Lady Merouda Pendray of the Kingdom of Northshield has discovered a website which provides "college level course work available for free for use by teachers, other professionals, and self-directed learners."
Submitted by Milica on Sun, 2007-02-11 13:32
The producers of Reinventing the Globe: A Shakespearean Theater for the 21st Century, an exhibition at the National Building Museum in Washington D.C., have turned over the famous building to the imaginations of five architects with the command to modernize the building.
Submitted by Milica on Wed, 2007-02-07 08:44
What would happen if the Monty Python guys were in charge of Lord of the Rings' Battle of Helmsdeep? Walter Chang thinks he has the answer.
Submitted by Milica on Thu, 2007-02-01 12:49
An article posted on Newswise looks at the history - and myths - of Valentine's Day. "Though it may be swathed in pink fluffy confections, Valentine’s Day is far from sugar sweet. Before you dig into that box of chocolates, here’s the real history behind all the candy and flowers."
Submitted by Karen on Mon, 2007-01-29 16:10
"Donatello to Giambologna: Italian Renaissance Sculpture" will be on display at the Museum of Fine Arts in Boston, Massachusetts, through July 8.
Submitted by lilli on Sat, 2007-01-27 17:46
Lisa del Giocondo, wife of Francesco del Giocondo, known to us as the Mona Lisa, may have been buried out of a convent in Florence after her death in 1542.
Submitted by Milica on Sat, 2007-01-27 09:37
Yves de Fortanier, editor of Penfeathers, a quarterly periodical produced in the Kingdom of Meridies, is looking for material written by children in the SCA.
Submitted by Milica on Wed, 2007-01-24 18:53
Among the manuscripts digitized and included in the collection of the Free Library of Philadelphia, are a set depicting the Genealogy of Edward IV.
Submitted by Justin on Wed, 2007-01-24 12:56
Leofwen Taverner of Eoforwic, modernly known as Nan Hawthorne, is an historical novelist and member of Regia Anglorum who writes a wonderful and detailed diary of her persona, presented to our modern eye as a blog.
Submitted by Justin on Tue, 2007-01-23 09:40
Leofwen Taverner of Eoforwic, modernly known as Nan Hawthorne, is an historical novelist who writes a wonderful and detailed diary of her persona, presented to our modern eye as a blog. Installments talk about the daily goings-on, from the pedestrian to the sublime, in an 8th century CE town in Saxon England.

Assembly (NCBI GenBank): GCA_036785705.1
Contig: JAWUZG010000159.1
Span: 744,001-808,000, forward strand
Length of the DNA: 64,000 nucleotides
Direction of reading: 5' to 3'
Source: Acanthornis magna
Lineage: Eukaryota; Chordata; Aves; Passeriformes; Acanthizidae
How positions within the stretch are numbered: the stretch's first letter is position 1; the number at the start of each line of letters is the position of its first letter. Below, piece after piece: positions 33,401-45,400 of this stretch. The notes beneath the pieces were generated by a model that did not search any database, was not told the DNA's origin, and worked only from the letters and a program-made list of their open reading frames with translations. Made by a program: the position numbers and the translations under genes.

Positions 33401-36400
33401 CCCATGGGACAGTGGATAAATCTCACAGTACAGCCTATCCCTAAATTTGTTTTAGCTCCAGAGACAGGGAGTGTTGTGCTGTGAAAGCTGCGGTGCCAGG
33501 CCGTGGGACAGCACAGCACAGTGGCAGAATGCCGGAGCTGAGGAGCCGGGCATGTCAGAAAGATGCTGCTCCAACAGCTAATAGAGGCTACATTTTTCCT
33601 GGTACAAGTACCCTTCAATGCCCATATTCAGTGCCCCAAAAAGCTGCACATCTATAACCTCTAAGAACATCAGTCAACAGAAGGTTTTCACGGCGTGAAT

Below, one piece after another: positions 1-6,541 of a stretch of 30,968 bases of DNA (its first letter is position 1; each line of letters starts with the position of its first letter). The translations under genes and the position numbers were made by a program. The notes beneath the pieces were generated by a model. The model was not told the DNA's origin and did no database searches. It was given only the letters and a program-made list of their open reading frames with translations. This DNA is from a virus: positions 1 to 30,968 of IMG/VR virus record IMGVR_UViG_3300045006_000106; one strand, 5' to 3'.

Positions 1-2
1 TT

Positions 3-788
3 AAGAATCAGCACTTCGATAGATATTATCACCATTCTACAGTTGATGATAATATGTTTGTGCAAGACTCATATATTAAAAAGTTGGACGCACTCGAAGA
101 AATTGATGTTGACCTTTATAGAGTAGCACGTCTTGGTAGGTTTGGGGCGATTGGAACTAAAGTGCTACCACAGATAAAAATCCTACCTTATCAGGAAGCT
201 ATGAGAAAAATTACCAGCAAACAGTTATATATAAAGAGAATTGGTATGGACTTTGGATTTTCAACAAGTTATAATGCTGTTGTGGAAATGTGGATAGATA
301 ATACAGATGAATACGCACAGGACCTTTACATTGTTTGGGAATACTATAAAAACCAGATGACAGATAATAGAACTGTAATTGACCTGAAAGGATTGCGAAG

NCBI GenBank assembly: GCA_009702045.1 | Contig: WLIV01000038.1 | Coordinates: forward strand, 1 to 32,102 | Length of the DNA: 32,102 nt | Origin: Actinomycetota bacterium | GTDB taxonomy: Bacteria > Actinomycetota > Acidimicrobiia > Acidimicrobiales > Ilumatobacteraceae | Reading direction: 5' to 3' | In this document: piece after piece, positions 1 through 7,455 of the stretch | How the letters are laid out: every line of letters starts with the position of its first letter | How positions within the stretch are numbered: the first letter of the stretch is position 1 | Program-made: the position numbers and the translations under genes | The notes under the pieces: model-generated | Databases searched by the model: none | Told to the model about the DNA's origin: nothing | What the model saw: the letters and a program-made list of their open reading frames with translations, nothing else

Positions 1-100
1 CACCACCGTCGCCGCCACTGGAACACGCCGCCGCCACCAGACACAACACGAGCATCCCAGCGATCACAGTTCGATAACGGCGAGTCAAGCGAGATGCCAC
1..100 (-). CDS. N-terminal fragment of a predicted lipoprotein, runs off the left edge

Submitted by Milica on Sun, 2007-01-21 23:30
A discussion of the cover art of the Fall 2006 issue of Tournaments Illuminated, the quarterly publication of the Society for Creative Anachronism, led to an explanation by the artist, Sean P. Clancy.
Submitted by Milica on Sun, 2007-01-21 18:40
On Saturday February 10, 2007 a free teacher workshop will be held at the Lafayette Public Library (Lafayette, Louisiana). Featured Speakers will include: SLU professor and History Department Chair Dr. William Robison, History Professor and Social Studies Education coordinator Charles Elliott, Acadiana Medieval Faire cast director Wade Heaton, and local early musician Patrick Brown.
Submitted by lilli on Tue, 2007-01-16 19:41
Dante Allegheri, the Italian poet whose work, The Divine Comedy, is almost required reading for SCAdians, has been depicted in the past with a classical profile, his nose straight. A team of forensic archeologists is challenging that picture with a reconstructed face of the poet, featuring a flattened nose.
Submitted by JaneStockton on Sun, 2007-01-14 13:21
The British Museum purchased a set of gold, garnet enchrusted Anglo-Saxon sword fittings. They were discovered by a metal detectorist in 2002 near Market Rasen, Lincolnshire. The fittings are a unique find for Anglo-Saxon England.
Submitted by Milica on Sat, 2007-01-13 14:44
Medical research by University of Liverpool scientists has proved that reading Shakespeare can increase brain activity. Science Daily has the story.